Winners of the 2023 Three Minute Thesis and BGRS Poster Competitions

Top row left to right: Conor J. Kelly, Jo Brydon-Dickenson, Allison McKibban. Bottom row left to right: Graham Driver, Laura Phillips-Farmer, Clau Di Gianfrancesco

Birkbeck’s annual Three Minute Thesis and Poster competitions were held on 25 May and proved to be an entertaining and invigorating evening for competitors and the audience alike.  

For the Three Minute Thesis competition, participants from a range of different disciplines were challenged to present their scholarly research to a non-specialist audience in just three minutes. Showcasing their ability to talk with clarity and passion about their research, as well as their presentation skills, the quality of entries from doctoral students was exceptionally high. For the Poster competition, doctoral students submitted a poster design that explained their complex research to a mixed audience of non-subject specialists.  

The winner and recipient of a £500 prize for the Three Minute Thesis was Conor J. Kelly, for his talk entitled ‘Brexit and Northern Ireland’s Political Parties’.

The winner of the Poster competition and recipient of £150 was Graham Driver for ‘Exploring the geological evolution of Glacier-like Forms on Mars’. As well as the winners, a panel of judges also selected runners-up for each competition, and there was also a people’s choice award.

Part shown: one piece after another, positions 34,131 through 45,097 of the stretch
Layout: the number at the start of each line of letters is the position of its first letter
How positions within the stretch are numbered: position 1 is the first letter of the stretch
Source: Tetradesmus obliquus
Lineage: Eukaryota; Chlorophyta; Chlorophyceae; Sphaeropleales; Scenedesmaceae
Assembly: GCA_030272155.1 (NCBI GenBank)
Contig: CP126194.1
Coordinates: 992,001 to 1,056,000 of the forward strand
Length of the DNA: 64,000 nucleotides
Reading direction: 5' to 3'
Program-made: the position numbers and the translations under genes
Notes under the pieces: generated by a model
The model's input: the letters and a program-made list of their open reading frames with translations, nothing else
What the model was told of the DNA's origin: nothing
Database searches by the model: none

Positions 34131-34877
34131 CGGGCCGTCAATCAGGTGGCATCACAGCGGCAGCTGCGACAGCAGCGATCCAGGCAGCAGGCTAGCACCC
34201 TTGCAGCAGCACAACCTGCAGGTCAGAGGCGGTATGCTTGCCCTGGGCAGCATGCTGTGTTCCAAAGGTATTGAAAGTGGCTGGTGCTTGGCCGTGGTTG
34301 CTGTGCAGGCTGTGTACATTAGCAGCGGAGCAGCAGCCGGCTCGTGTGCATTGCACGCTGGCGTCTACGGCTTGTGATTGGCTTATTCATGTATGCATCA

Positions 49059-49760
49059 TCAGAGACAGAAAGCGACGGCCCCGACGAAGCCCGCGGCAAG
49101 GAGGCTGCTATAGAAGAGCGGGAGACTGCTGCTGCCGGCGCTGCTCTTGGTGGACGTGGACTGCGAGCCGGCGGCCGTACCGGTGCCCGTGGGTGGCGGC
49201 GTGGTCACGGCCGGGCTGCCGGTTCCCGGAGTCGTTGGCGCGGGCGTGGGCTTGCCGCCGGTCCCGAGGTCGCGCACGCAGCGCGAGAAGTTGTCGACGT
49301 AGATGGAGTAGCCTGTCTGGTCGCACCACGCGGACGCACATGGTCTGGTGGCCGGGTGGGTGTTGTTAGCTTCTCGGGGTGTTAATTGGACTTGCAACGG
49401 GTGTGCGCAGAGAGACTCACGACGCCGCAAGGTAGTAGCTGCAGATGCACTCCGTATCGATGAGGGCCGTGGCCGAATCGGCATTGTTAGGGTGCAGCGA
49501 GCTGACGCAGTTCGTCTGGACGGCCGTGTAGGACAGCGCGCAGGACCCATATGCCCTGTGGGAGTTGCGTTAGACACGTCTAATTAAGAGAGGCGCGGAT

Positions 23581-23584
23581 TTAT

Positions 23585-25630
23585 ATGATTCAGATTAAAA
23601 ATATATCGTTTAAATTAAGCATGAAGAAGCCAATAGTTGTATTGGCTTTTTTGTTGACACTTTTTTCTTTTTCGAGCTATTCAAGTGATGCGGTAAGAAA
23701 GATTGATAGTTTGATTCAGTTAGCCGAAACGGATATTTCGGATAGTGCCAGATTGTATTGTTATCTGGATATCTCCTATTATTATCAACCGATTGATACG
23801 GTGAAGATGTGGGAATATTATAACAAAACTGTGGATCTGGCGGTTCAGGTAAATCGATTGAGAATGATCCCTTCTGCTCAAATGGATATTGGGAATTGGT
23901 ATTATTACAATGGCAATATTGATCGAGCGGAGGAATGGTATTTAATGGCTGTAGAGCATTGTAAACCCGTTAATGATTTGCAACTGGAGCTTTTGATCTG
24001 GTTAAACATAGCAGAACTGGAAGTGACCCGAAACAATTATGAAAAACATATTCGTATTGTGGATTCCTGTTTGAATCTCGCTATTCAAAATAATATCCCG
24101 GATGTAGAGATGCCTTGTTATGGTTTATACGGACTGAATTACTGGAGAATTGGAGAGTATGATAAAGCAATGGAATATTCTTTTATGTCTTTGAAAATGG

Below is more information about the students who placed as winners and runners-up, and their respective research.  

Three Minute Thesis Judges Winner: Conor J. Kelly  

Thesis title: Northern Ireland’s Political Parties Shifting Stances on European Integration 

What’s it about? Northern Ireland’s political parties have had a huge influence on political developments related to Brexit in recent years. But the parties themselves have often presented contrasting positions on whether they support European integration since Ireland and the UK joined in 1973. There is literature on how parties form their positions on the EU. However, I argue Northern Ireland presents a somewhat unique case, and I try to show why you need to go beyond the current literature on political parties in order to understand how they behave towards Europe. 

Why this research? I grew up in Donegal, near the Irish border and I’ve always been interested in the politics and history of Ireland. The 2016 Brexit referendum brought the politics of Northern Ireland back to the top of the political agenda in Ireland, the UK, and the European Union. My thesis is trying to make sense of one dimension of a complicated but fascinating set of political dynamics. 

What’s your background? I did my BA at the University of Galway in Ireland and then studied for an MA at Maastricht University in the Netherlands. Prior to coming to Birkbeck in 2018 to do a MRes and then a PhD, I had a variety of different jobs in not-for-profit fundraising in New York and London. 

Three Minute Thesis Runner-up: Jo Brydon-Dickenson

Thesis title: Percy Grainger and Trans Identity in Edwardian England 

What’s it about? It’s about a musician who wrote a lot about gender and sexuality in their private letters and diaries. I’m using those documents to try to piece together some understanding of what it was like to be trans in London in the early twentieth century and how people like Percy Grainger might have understood themselves.